OPENOUT is a BASIC function to open a file for output.
|Availability||Present in BASIC I onward.|
|Syntax||BASIC I-V|| <num-var> = |
|Token (hex)||BASIC I-V|| |
|Description||BASIC I-V|| Opens the named file for output (with OSFIND &80), returning the
file handle or zero if unable to open the file. Any pre-existing file is deleted.
|Associated keywords|| |
OPENOUT sets up the computer to work on a new file. The
file's name is given as the argument; BASIC passes the name to OSFIND,
which tries to create a file on the current media, and in the current
directory where appropriate.
If OSFIND finds a file it deletes it. It then creates a zero-length file,
opens it, assigns it a file handle and returns the handle to BASIC,
which returns it as the value of
OPENOUT. A file handle is
an integer. 0 means the file was not found; otherwise the file handle is
opaque, meaningful only to the MOS.
The file handle identifies the file while it is open, and the return value
OPENOUT must be saved and passed to all file handling
statements (those whose keywords end in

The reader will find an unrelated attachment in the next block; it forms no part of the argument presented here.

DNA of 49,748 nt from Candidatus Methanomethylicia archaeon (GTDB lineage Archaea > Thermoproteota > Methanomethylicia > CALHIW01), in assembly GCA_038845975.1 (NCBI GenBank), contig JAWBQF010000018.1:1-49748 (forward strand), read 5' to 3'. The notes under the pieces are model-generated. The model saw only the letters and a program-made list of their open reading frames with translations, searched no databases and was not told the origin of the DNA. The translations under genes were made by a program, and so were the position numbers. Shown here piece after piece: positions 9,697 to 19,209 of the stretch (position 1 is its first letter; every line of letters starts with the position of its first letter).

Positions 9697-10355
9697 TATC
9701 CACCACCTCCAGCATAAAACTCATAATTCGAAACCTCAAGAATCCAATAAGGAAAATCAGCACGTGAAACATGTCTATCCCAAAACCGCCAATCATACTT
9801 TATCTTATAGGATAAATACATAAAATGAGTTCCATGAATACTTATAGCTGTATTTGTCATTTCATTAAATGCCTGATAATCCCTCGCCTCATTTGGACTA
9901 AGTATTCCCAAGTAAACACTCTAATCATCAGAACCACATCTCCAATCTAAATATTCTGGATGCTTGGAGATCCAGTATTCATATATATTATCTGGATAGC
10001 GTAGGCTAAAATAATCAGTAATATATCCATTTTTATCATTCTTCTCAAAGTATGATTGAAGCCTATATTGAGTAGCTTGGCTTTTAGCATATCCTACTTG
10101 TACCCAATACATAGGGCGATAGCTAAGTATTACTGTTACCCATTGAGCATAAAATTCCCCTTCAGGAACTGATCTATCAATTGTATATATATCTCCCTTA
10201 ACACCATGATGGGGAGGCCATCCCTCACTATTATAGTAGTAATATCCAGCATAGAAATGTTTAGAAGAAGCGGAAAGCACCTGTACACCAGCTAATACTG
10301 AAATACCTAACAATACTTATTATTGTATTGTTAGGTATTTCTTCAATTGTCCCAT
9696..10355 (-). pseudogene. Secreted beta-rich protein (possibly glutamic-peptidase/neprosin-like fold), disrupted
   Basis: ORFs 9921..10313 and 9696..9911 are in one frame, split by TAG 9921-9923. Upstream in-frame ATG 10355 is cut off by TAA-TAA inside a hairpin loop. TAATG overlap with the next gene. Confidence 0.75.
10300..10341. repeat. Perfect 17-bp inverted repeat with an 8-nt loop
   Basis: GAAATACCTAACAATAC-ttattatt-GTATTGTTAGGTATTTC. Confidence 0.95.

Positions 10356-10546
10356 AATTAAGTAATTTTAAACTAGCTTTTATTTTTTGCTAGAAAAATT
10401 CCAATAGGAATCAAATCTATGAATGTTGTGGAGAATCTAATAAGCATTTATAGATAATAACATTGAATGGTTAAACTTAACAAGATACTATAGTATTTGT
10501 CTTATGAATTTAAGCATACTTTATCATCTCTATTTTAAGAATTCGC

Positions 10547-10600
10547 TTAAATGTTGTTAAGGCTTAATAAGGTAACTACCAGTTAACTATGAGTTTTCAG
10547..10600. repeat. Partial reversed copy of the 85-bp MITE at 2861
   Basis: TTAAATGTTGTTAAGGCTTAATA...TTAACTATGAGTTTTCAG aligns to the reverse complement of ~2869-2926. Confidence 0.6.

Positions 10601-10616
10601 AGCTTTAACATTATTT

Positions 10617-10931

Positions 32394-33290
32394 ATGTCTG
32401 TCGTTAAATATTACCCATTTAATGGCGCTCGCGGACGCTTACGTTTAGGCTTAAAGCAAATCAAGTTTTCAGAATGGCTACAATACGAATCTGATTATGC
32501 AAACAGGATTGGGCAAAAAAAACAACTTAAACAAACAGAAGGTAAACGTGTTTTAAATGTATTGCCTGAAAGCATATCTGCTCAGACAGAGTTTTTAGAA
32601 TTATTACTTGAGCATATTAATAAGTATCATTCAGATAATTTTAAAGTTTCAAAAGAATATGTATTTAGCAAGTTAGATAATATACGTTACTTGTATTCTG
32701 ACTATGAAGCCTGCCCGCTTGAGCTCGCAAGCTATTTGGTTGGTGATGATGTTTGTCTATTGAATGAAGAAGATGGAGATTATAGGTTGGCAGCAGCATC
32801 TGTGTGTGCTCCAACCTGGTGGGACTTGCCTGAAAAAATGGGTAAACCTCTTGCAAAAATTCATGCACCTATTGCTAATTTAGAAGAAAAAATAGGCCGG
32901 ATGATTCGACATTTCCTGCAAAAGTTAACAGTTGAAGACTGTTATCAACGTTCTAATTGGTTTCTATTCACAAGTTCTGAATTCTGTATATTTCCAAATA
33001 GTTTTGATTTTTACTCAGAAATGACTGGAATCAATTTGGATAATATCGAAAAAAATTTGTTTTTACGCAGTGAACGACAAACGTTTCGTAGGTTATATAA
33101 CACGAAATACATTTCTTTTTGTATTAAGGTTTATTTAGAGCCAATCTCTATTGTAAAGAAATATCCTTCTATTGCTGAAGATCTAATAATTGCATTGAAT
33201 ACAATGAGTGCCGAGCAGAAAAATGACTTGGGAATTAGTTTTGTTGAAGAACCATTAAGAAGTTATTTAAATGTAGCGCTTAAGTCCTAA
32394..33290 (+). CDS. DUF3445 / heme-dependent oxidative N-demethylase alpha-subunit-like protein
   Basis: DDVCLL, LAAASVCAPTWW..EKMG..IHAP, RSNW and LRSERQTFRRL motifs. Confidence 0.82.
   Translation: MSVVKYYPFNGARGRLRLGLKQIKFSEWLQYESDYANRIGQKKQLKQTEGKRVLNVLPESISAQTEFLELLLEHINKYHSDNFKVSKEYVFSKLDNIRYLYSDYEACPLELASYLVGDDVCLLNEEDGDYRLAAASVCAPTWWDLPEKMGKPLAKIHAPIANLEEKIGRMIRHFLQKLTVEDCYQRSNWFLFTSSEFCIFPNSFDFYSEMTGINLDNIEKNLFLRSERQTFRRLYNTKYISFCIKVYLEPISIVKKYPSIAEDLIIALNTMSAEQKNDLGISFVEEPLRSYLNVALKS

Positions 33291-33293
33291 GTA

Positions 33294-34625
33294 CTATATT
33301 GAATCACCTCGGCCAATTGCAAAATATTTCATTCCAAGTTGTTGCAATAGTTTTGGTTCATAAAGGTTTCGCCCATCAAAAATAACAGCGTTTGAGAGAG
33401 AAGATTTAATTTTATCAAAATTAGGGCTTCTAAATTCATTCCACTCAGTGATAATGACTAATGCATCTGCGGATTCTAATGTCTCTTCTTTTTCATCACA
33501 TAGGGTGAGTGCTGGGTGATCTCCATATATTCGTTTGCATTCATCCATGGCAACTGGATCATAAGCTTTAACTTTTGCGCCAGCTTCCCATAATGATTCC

#.) This is because
more than one file may be open at a time. Unlike other BASICs the MOS
assigns file handles, not the programmer.
On opening, the pointer (
PTR#) associated with the file
handle is initialised to zero. All writing is done at the pointer.
If no file exists when
OPENOUT is called, a default amount of
space is claimed to start writing the file to:
If there is a pre-existing file, then the space occupied by that file is used to write the new file to. If the programmer knows what size the written file will be it can be useful to create a dummy file of the correct size first with SAVE or CREATE before opening it.
There is inconsistancy between filing systems as to what load and execute addresses an OPENOUT file is given. Some systems set the load and execution addresses to &FFFFFFFF, some set them to 0, some leave them unchanged from any pre-existing file. If the addresses need to be set, they should be done after closing the file.
See also OSFIND on this subject.
-- jgharston 15:41, 21 July 2007 (UTC)